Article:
New Pope Interview: “You can’t move on until you forgive your own mistakes”

new pope interview

New Album Love Should Be Out Before Year’s End.

When you have released an album called YOUTH, have one in the can called LOVE, and are planning to release one called HOME next year, it is safe to say that you are not one to shy away from tackling the big issues in your music. Such is the case with New Pope, the alter ego of folk/dream pop singer songwriter David Boland. His music is gentle and melancholic, like a cosy blanket on a cold day. However, it simultaneously explores themes of belonging, growing up, and purpose.

Fresh from a resoundingly successful performance at Hard Working Class Heroes, David Boland took some time to talk to Overblown about the appeal of travelling, the autobiographical nature of his writing, and playing his heart out on stage.

Overblown: On your debut album YOUTH, places and directions are mentioned a number of times e.g. ‘Onwards, Westwards’, ‘Amsterdam’, and ‘North Donegal’. Is travelling something that appeals to you?

New Pope: Getting away from where you are lends perspective to a situation, so just getting out of Galway for a day or two usually sorts my head out. I’d say I’m torn between the idea of travelling and the idea of home. I’ve never done either particularly well, but I’m trying to find a balance.

‘Amsterdam’ and ‘North Donegal’ are reflections on two specific places that had a big effect on how I think and the story I tell myself, while ‘Onwards, Westwards’ is about escaping from the tangled social web of a place and being on your own for a bit.

O: Are those songs autobiographical or fictional? They seem rather intimate.

NP: YOUTH is a collection of reminiscences, mostly from my late teenage years, so it’s very much autobiographical. Some of the songs are from that time, or at least were started back then, while with others, like ‘We Were Young’, I tried to capture the sweetness and heartache of young love from a less involved place. I mean, I think I could only really attempt that once I was over it and could see the loveliness of it all.

I would say the album is nostalgic and subjective but also abstract, in the way that memories often are. They say that when you remember something you’re only really remembering the last time you remembered it so things get pretty hazy as you get older. People go mad agonising over memories and things they could have done better, I know I have, and it really gets you nowhere. It all depends on how you look at your past. I don’t think you can move on until you forgive your own mistakes.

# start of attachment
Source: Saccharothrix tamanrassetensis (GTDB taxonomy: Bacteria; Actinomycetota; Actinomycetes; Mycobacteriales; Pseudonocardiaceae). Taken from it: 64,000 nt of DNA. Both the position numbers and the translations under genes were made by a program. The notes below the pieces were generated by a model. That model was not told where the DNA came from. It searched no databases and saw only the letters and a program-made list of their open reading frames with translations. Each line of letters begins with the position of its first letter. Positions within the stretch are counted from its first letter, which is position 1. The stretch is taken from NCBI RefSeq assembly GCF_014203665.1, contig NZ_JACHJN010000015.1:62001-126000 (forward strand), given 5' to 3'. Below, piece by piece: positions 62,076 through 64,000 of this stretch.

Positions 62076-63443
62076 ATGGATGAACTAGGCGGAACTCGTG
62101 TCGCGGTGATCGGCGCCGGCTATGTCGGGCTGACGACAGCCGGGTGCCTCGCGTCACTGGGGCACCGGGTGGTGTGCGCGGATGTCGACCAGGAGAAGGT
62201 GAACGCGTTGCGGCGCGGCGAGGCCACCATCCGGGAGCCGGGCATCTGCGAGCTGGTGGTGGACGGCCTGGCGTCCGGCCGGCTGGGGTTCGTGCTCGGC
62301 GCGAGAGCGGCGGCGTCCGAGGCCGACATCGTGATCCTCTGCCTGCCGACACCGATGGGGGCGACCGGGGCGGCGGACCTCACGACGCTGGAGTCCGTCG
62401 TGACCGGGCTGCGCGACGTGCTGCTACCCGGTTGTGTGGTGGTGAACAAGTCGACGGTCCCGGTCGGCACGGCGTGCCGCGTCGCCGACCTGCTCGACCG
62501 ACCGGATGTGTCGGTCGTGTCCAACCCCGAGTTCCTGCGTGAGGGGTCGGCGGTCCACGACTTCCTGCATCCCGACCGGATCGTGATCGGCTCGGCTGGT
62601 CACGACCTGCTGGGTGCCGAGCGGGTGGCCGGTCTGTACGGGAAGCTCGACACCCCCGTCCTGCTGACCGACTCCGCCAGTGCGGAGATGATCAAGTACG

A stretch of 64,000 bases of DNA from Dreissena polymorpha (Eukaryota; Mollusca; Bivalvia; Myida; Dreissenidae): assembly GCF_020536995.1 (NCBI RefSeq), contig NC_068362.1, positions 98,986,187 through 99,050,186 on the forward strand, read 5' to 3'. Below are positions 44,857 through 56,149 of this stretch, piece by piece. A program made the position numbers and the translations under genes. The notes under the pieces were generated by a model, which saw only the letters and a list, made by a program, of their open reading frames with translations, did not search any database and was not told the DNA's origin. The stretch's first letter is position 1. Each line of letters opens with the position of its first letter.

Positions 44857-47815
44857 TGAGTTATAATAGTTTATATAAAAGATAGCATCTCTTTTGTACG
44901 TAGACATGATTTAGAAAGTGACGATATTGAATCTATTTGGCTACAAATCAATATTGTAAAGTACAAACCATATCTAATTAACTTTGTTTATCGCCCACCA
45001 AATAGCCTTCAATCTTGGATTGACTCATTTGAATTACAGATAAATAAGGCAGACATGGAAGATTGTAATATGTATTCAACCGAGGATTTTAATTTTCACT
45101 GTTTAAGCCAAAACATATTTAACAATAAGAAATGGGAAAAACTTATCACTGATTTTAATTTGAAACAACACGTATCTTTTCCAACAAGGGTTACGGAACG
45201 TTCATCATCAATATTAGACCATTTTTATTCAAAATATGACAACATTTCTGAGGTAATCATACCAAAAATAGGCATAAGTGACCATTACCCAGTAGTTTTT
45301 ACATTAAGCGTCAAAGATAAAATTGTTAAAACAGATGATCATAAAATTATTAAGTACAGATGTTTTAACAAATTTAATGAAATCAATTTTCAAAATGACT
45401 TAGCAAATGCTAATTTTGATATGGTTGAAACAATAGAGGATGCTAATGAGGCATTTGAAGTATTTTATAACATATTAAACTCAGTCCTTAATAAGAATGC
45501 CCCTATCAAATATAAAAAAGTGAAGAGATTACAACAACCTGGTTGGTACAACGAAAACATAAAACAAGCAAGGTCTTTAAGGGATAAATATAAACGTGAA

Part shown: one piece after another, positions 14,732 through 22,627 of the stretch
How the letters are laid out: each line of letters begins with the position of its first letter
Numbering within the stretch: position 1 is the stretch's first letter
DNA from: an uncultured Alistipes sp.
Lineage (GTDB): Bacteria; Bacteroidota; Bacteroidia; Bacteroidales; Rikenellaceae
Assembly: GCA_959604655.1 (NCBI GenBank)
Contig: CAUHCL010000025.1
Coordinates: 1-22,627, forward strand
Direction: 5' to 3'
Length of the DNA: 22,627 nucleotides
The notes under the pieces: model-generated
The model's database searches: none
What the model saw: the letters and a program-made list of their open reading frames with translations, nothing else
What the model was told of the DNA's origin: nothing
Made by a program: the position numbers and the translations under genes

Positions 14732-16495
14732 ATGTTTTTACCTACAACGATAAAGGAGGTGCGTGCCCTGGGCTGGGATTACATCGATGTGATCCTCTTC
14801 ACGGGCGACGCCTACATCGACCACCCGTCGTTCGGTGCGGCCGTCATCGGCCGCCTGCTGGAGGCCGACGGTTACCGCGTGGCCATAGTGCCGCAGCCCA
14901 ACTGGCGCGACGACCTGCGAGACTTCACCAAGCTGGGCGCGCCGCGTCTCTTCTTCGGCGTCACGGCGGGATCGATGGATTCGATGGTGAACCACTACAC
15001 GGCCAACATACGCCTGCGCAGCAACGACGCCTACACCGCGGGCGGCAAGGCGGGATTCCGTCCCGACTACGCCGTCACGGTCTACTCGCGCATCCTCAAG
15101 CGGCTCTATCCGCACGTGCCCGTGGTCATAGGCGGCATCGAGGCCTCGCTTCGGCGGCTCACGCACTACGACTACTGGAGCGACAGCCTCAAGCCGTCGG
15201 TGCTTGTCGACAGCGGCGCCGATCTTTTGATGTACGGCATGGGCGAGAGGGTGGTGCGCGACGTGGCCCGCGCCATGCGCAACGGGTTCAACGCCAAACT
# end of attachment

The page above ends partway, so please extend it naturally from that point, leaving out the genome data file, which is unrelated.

O: What is your songwriting process?

NP: I record a lot of ideas, I read a lot, I write down things I think of or hear or steal from poems and books and then sometimes, I’m not really sure how, a song comes out.

O: ‘Love’, the first track to be released from your upcoming EP of the same name seems a bit more stripped down than YOUTH. Why did you choose to take this more restrained route?

NP: The plan initially was to do a stripped back EP and then a fuller album. I like the way that sounds though so it might make the album cut… I guess stripped back suited that particular song. Also, we recorded that one the day before we launched the EP so I didn’t have the time to overthink it.

O: You recently supported Overhead, The Albatross who are considerably different in style to New Pope. How did your set go down?

NP: That was a strange one. It didn’t help that I was massively hungover. The room was full of silent attentive music fans who, I’m guessing, appreciate the more technical side of music. I can barely tune a guitar and I think that was evident but I sang my little soul out and left my heart on the stage. That translates across genres and taste. I’ll go out on a limb here and say they fucking loved it.

O: You also just played Electric Picnic. How were you received?

NP: We had a great show. We were on early on Friday but the sun broke through the clouds and hit us full in the face so it felt beautiful. It’s the little things.

O: What other gigs do you have on the horizon?

NP: We just played Hard Working Class Heroes, which was sweet, and next up were taking part in the TULCA festival of visual arts here in Galway. I’ve been asked to collaborate with the excellent British novelist Tony White. We’ll be sound-tracking a live reading by him and doing a show afterwards (Nov 11th, the Mechanics Institute). I’m very excited about this.

O: What are your goals for the next year New Pope wise?

I need to finish this LOVE album which, to keep pace with the horribly ambitious timeline I’ve set myself, needs to be out by the end of the year. Next year we’re planning a tour of the Netherlands and will be hitting up the UK for a few shows.

Another album, called HOME, is planned for 2017.

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